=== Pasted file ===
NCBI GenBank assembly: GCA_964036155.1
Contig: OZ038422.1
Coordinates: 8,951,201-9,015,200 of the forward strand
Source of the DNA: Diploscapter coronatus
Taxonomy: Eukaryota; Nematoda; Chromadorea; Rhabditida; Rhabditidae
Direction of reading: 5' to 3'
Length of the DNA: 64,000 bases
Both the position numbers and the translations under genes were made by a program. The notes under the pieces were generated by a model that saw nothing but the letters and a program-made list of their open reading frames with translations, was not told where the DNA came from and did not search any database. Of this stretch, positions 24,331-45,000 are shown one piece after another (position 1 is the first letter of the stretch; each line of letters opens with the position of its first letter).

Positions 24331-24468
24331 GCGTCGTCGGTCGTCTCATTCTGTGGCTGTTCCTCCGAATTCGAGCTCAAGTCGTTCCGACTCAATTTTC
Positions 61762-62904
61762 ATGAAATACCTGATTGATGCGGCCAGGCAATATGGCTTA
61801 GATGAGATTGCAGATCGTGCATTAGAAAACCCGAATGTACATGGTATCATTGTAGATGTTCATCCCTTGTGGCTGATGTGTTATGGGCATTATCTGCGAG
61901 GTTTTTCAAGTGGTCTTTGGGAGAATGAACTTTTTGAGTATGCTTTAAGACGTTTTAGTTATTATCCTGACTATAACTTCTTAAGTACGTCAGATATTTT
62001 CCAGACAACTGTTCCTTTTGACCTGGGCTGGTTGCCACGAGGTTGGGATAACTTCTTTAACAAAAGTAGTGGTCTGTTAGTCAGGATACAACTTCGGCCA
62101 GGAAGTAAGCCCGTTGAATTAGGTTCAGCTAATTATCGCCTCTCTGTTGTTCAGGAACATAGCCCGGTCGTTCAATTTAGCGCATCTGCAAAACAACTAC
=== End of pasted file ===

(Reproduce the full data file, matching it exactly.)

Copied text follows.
NCBI GenBank assembly: GCA_964036155.1
Contig: OZ038422.1
Coordinates: 8,951,201-9,015,200 of the forward strand
Source of the DNA: Diploscapter coronatus
Taxonomy: Eukaryota; Nematoda; Chromadorea; Rhabditida; Rhabditidae
Direction of reading: 5' to 3'
Length of the DNA: 64,000 bases
Both the position numbers and the translations under genes were made by a program. The notes under the pieces were generated by a model that saw nothing but the letters and a program-made list of their open reading frames with translations, was not told where the DNA came from and did not search any database. Of this stretch, positions 24,331-45,000 are shown one piece after another (position 1 is the first letter of the stretch; each line of letters opens with the position of its first letter).

Positions 24331-24468
24331 GCGTCGTCGGTCGTCTCATTCTGTGGCTGTTCCTCCGAATTCGAGCTCAAGTCGTTCCGACTCAATTTTC
Positions 61762-62904
61762 ATGAAATACCTGATTGATGCGGCCAGGCAATATGGCTTA
61801 GATGAGATTGCAGATCGTGCATTAGAAAACCCGAATGTACATGGTATCATTGTAGATGTTCATCCCTTGTGGCTGATGTGTTATGGGCATTATCTGCGAG
61901 GTTTTTCAAGTGGTCTTTGGGAGAATGAACTTTTTGAGTATGCTTTAAGACGTTTTAGTTATTATCCTGACTATAACTTCTTAAGTACGTCAGATATTTT
62001 CCAGACAACTGTTCCTTTTGACCTGGGCTGGTTGCCACGAGGTTGGGATAACTTCTTTAACAAAAGTAGTGGTCTGTTAGTCAGGATACAACTTCGGCCA
62101 GGAAGTAAGCCCGTTGAATTAGGTTCAGCTAATTATCGCCTCTCTGTTGTTCAGGAACATAGCCCGGTCGTTCAATTTAGCGCATCTGCAAAACAACTAC